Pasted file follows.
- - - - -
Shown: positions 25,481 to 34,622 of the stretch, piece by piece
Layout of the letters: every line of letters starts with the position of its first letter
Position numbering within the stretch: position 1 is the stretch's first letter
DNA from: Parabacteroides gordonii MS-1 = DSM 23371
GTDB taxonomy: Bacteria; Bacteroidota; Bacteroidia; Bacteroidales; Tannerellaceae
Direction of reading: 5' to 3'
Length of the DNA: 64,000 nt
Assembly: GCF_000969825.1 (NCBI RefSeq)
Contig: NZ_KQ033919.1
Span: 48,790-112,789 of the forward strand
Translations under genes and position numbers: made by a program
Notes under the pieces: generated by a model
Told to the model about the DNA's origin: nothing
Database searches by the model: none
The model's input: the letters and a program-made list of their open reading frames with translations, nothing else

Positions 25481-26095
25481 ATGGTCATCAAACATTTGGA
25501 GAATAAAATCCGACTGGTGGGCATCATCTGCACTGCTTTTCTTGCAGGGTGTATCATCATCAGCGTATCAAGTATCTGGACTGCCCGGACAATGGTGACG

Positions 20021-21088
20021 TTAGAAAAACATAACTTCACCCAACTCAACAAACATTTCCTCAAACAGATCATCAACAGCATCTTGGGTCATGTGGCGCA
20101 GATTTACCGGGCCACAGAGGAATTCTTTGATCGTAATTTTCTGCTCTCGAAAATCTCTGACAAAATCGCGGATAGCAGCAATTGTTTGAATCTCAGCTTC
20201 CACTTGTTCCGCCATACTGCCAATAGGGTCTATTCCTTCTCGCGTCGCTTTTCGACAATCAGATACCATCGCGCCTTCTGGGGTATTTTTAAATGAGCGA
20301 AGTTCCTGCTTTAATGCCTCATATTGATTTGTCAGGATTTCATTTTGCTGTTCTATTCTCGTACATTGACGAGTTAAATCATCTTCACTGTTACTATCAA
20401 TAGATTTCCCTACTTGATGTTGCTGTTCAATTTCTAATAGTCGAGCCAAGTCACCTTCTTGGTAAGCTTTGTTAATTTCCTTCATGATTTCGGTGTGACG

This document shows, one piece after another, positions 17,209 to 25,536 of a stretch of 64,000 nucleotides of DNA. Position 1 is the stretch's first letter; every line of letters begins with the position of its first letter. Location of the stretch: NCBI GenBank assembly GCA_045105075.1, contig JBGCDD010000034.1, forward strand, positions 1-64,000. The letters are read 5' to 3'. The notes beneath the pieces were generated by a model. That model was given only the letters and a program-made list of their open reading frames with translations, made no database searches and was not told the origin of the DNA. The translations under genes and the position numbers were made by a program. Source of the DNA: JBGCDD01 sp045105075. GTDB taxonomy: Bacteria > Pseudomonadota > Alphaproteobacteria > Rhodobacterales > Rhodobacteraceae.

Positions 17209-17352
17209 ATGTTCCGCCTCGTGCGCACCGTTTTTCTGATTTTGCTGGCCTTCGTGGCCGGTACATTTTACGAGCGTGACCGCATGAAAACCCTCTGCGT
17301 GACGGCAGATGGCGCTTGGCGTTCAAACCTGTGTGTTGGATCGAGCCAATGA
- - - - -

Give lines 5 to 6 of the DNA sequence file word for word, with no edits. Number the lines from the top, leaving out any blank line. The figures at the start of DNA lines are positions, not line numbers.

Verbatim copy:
GTDB taxonomy: Bacteria; Bacteroidota; Bacteroidia; Bacteroidales; Tannerellaceae
Direction of reading: 5' to 3'